Brain waves

Brain WavesBrain Waves 3: Neuroscience, conflict and security

07 February 2012

Professor Rod Flower FRS talks about the report.

This report considers some of the potential military and law enforcement applications arising from key advances in neuroscience.

Key findings

  • Neuroscientists have a responsibility to be aware from an early stage of their training that knowledge and technologies used for beneficial purposes can also be misused for harmful purposes.
  • The development of an absolutely safe incapacitating chemical weapon is not technically feasible because of inherent variables such as the size, health and age of the target population, secondary injury and the requirement for medical aftercare.
  • Countries adhering to the Chemical Weapons Convention (CWC) should address the definition and status of incapacitating chemical weapons under the CWC at the next Review Conference in 2013.

Neuroscience is a rapidly advancing field encompassing a range of applications and technologies that are likely to provide significant benefits to society, particularly in the treatment of neurological impairment, disease, and psychiatric illness.  However, this new knowledge also suggests a number of potential military and law enforcement applications.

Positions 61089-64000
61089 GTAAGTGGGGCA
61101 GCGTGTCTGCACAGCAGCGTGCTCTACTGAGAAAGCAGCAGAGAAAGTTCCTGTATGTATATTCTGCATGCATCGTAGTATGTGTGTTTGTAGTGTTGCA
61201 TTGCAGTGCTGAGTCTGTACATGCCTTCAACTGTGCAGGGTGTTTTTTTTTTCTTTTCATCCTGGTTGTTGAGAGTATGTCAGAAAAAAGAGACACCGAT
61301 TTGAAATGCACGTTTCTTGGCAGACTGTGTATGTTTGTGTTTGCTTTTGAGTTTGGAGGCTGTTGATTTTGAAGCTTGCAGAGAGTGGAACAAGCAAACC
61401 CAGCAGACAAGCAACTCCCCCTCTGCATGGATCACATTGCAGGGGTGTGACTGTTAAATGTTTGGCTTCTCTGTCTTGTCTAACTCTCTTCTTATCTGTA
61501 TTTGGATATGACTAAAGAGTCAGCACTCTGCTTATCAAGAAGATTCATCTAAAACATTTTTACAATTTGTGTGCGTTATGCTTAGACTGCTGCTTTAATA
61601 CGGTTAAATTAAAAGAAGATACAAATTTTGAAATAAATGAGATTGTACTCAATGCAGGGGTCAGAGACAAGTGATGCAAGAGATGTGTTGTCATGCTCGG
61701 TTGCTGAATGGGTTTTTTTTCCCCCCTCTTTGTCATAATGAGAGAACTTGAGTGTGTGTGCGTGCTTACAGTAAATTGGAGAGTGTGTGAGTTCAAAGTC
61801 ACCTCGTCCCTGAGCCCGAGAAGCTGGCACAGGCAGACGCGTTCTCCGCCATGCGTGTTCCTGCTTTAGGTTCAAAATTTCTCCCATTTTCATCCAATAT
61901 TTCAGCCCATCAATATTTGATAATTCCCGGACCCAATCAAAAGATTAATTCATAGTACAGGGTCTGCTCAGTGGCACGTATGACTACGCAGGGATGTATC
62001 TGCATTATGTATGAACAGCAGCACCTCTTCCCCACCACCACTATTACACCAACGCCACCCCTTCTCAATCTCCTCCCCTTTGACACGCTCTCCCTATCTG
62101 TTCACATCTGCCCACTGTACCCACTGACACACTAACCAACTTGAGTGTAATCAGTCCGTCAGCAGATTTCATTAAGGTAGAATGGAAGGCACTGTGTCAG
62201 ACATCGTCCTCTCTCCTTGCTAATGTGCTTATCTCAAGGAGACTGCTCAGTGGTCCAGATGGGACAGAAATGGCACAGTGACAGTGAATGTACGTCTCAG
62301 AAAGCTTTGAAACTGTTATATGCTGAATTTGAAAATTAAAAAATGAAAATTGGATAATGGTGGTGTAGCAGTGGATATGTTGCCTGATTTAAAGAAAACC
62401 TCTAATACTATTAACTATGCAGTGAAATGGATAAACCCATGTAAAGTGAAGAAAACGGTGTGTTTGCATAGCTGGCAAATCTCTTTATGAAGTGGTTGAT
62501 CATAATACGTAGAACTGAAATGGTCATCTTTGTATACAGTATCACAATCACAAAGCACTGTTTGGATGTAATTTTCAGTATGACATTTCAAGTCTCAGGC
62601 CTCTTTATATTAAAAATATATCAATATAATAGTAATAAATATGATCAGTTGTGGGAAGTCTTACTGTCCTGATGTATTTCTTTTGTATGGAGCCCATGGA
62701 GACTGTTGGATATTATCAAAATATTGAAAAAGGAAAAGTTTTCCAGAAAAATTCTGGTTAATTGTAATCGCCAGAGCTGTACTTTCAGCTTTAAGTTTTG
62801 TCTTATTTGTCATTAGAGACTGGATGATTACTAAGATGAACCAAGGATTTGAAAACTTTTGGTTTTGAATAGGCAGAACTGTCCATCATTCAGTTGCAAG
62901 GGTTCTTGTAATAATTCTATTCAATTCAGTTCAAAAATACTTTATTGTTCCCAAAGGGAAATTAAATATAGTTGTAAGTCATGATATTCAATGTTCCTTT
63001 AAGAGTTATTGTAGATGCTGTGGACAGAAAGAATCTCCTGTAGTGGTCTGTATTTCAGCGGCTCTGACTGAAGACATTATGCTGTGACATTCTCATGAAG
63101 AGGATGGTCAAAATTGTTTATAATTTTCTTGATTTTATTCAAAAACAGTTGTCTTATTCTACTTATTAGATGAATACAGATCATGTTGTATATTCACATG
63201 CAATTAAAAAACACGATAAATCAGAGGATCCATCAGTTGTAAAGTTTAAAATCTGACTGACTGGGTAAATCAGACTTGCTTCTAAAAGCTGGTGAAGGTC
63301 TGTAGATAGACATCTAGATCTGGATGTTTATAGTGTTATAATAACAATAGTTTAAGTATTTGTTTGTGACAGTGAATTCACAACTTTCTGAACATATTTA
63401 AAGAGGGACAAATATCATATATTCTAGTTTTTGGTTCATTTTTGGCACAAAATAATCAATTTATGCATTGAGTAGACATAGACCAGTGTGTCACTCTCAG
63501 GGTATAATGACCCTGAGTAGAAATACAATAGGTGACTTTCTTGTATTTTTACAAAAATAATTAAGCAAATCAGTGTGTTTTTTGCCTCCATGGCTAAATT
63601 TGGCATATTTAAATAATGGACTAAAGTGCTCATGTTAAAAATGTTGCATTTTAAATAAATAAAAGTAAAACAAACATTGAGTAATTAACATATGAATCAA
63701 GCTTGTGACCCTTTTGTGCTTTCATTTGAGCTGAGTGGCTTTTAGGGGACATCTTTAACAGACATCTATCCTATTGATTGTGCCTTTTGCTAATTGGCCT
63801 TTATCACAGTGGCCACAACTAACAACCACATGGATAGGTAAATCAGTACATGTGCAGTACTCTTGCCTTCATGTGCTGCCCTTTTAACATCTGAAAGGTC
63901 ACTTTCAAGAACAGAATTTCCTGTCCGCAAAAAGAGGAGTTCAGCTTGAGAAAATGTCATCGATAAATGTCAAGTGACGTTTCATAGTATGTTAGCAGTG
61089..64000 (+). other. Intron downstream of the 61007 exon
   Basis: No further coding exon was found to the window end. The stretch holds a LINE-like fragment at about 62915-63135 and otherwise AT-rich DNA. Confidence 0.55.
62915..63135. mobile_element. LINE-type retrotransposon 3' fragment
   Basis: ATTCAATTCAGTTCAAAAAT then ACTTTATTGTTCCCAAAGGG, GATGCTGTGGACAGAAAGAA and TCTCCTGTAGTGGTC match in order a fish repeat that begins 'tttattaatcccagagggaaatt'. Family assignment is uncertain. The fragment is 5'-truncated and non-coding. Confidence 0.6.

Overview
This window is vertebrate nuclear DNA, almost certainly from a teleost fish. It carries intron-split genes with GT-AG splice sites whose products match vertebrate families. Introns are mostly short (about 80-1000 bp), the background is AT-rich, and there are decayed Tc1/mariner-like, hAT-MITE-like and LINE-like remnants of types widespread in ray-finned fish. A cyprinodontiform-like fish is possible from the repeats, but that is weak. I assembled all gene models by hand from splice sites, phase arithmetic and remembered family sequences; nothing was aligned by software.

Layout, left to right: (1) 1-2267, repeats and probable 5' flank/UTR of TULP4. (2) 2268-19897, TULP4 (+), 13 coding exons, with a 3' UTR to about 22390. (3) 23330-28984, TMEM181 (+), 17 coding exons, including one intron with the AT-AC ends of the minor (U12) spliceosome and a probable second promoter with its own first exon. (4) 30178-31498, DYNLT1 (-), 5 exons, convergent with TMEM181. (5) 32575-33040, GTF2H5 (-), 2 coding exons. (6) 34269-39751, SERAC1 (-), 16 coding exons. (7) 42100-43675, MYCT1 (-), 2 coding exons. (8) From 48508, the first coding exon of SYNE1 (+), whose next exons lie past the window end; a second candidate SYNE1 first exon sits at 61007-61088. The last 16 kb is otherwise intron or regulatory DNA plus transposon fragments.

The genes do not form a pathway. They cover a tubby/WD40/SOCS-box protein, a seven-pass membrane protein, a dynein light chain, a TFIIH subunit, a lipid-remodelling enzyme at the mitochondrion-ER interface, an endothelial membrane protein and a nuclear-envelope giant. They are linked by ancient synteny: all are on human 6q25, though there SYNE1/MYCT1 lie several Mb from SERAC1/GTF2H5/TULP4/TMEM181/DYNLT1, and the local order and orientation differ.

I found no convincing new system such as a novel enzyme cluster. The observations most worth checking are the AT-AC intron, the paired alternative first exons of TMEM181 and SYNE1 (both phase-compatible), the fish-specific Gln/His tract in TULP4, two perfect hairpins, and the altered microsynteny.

These applications tend to serve one of two main goals. Performance enhancing applications seek to improve the efficiency of one’s own forces – for example by optimising recruitment, training and operational performance or improving treatments for rehabilitation. Performance degrading applications seek to diminish the performance of one’s enemy – for example through the development of weapons such as incapacitating chemicals.

The report considers some of the key advances in neuroscience, including neuropharmacology, functional neuroimaging and neural interface systems, which could impact upon these developments and the policy implications for the international community, the UK government and the scientific community.

Brain waves

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